Must-Try Dish: The empanadas at Emporio Zunino
Georgian food doesn’t get the love it deserves. It’s geographical position, poised between Europe and Asia, draws on Near Eastern, Middle Eastern and Eastern European influences (among many others) to create a truly idiosyncratic and delicious pastiche. If you really want to make yourself hungry, check out this Serious Eats article on Georgian food, complete with pictures that may make you try and eat your screen.
Must Try Dish: Khinkali, Georgian soup dumplings
The street food stalls of Mumbai should be recognized by UNESCO, that’s how culturally important they are. There is always something that smells good in Mumbai, and those smells are inescapable as you wind through back alleys and squares. Dosas, kebabs, curries, puffed rice snacks, fries, even Chinese stir-fries – there is seemingly no end to the variety. It’s also a great option for vegetarians and vegans, given the city’s veg-forward cuisine.
Must-Try Dish: The Mumbai sandwich, the tastiest veggie sandwich anywhere in the world
Few cities are as food obsessed as Hong Kong, and it shows. From the glitzy upscale dining options of the financial elite, to the humble street vendors serving steaming plates of garlicky crab to patrons on little plastic stools, Hong Kong has culinary gems everywhere. And if you ever get tired of the Cantonese food (you won’t though) there are a thousand other global cuisines represented. Dress cool for the muggy summers with our v neck travel shirts for women and men.
Must-Try Dish: Dim sum, while not a single dish, is the must-try Hong Kong eating experience.
The largest metropolitan city in the world also has the most Michelin stars (having surpassed Paris a while back) at an impressive 314 in 2018. But don’t be fooled into thinking this is only a fine-dining town. Head to the unfortunately named “Piss Alley” and you’ll find a whole other side of the city, a time capsule serving up piping hot sticks of Yakitori and cold beer.
Must-Try Dish: Tokyo Style Shoyu ramen.
With apologies to Bangkok and Ho Chi Minh city, this takes top spot in Southeast Asia. It’s all about the hawker centers in this foodie city, conveniently assembled rows of hawkers selling a wide range of delicious dishes, all under one roof (or no roof at all). There are far too many dishes to name, but some highlights are laksa, chilli crab, satay, chicken rice, kaya toast and wanton mee. For an unbelievable hawker center experience, head to Old Airport Road Food Centre, and thank us later.
Must-Try Dish: Everything. But, more specifically, Laksa.
The smell of something cooking over charcoal, of ras el hanout spices and freshly baked bread – that’s what Marrakesh smells like all the time. The abundant cafes are a great place to relax with some food and tea, but if you really want to roll up your sleeves and eat, head to the Jemaa El-Fna Square, where open-air stalls abound. Just use your intuition; if it seems less than fresh, pass on it.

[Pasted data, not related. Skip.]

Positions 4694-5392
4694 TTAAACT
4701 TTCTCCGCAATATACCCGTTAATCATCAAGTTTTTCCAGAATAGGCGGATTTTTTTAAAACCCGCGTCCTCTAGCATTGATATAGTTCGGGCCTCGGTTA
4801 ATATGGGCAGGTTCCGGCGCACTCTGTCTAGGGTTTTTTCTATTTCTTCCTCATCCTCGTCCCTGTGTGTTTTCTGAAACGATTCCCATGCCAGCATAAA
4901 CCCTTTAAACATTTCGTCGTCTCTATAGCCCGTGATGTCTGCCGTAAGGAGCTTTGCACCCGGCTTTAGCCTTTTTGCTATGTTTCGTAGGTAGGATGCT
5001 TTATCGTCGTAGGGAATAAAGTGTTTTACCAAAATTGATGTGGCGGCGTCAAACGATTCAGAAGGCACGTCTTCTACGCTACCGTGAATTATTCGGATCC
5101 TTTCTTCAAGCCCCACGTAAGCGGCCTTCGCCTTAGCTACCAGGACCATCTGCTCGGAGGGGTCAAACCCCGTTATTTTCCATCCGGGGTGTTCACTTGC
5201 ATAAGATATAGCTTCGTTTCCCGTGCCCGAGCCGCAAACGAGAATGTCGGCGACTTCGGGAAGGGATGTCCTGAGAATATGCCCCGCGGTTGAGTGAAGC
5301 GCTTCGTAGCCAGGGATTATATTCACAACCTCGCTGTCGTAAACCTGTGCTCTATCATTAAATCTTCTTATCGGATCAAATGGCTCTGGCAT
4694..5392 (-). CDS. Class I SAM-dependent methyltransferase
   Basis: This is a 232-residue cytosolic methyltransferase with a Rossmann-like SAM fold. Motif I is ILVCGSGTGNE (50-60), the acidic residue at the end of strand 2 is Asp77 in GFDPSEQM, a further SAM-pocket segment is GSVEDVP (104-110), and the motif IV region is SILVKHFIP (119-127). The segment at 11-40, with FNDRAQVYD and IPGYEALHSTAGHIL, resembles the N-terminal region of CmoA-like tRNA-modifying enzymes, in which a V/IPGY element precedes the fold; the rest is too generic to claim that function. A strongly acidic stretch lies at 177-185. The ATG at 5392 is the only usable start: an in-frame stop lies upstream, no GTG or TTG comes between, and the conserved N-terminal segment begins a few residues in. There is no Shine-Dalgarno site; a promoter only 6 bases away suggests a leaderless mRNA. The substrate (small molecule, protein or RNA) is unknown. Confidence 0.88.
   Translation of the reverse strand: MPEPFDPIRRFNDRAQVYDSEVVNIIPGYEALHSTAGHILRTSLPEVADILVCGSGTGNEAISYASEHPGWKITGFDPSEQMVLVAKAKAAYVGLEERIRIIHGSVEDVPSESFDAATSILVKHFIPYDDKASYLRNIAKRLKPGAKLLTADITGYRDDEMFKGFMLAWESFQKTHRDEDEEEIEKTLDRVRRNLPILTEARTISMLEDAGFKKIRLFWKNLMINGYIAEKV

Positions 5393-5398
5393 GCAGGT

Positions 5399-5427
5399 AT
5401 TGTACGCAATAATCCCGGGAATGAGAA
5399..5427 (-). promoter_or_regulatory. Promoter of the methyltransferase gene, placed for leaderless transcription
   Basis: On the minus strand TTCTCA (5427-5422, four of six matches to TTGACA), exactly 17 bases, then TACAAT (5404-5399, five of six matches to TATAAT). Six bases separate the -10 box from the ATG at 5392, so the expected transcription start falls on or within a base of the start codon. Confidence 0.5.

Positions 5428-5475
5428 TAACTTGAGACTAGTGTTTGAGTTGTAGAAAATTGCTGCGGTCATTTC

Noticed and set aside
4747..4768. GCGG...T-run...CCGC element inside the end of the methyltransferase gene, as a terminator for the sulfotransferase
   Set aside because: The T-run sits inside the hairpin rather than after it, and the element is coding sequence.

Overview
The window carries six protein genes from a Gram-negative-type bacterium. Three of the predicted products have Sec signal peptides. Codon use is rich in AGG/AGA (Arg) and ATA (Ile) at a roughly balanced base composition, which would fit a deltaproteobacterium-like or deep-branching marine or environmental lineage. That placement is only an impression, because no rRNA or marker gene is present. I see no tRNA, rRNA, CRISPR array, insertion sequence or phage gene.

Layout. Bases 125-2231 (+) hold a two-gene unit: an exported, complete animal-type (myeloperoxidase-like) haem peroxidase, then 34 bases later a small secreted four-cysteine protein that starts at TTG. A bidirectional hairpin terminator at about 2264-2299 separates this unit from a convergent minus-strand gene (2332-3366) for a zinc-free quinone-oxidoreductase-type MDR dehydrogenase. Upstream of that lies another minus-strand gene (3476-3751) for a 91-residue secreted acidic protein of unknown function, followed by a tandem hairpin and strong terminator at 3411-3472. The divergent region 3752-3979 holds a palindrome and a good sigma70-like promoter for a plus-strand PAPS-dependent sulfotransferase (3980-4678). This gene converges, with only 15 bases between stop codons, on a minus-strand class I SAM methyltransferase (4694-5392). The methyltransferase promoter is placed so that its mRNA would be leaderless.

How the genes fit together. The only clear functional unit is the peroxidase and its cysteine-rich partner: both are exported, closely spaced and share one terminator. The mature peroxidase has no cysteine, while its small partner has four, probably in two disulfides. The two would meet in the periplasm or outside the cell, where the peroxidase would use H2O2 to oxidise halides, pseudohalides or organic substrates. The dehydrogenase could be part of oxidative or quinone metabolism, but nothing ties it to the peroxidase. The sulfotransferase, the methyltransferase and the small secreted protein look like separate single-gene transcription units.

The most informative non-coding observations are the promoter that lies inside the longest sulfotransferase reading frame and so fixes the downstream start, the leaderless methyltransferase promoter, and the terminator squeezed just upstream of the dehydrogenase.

Must Try Dish: Tagine and couscous, all the way
Be sure to pack an appetite (and a super comfortable boxer brief of course) when you head to Ethiopia, because the portions are big. Ethiopian food is starting to catch the attention it deserves. This utterly delicious, mostly vegetarian cuisine centres on injera, the staple sourdough teff-flour bread with a pleasant, sponge-y texture. Atop it, you will normally find an assortment of wat, spiced vegetable and meat stews. There’s no shortage of amazing wat restaurant in Addis Ababa, the capital.
Must-Try Dish: Injera and wat
Nairobi is the perfect place to enjoy the rich, varied world of Kenyan cuisine. Staple grains like corn, millet and sorghum are served alongside rich bean stews, grilled meats, vegetables and collard greens. This Eater list of the best restaurants in Nairobi should get you started on the right path.
Must-Try Dish: Ugali, Kenya’s answer to polenta, served with a tomato-based stew.
Because of its advantageous position on the Gulf of Guinea, part of the Atlantic, the seafood in Accra is fresh and plentiful. It is also lovingly prepared, grilled and served with corn and cassava, or fried and served with hot chilli sauce. Jollof rice, a spicy rice dish sautéed with tomatoes, onions and chillies is another incredibly popular dish that you can’t pass on.
Must-Try Dish: Banku (fermented corn and cassava cake) with grilled fish.
Heston Blumenthal, owner of the one-time best restaurant in the world, raves about Melbourne’s dining scene, and if it’s good enough for one of the best chefs in the world, it’s good enough for us. Unlike other entries on this list, which are here because of millennia old traditions, Melbourne is here because of precisely the opposite: it’s trendy and new, always willing to innovate food. If you can swing it, head there during the Melbourne Food and Wine Festival, which showcases the best of what the city has to offer.
Must Try Dish: Brunch at Top Paddock
Fijian food is healthy, bright, tropical and well balanced. It’s pretty much sunshine on a plate. And the best place to find it is in the capital city of Suva. Coconuts feature heavily in the cuisine, as does fish, which is pretty much what you’d expect from a tropical island. There are some restaurants (read: lots) that cater to sunshine-chasing tourists, but they are perhaps some of the blander options available; instead, head to the food stalls at the Municipal Market, where you’ll find an array of fresh, traditional foods.
Must-Try Dish: Lovo, marinated chicken cooked underground
Of course, there are at least 21 more cities we would have liked to see on this list (ahem, Tel Aviv, ahem, Chiang Mai), but these are the ones that ultimately made the cut. Remember, when you’re packing for a trip spent eating, you want comfortable, non-constricting clothes that wash and dry easily – for that, Unbound Merino has your back.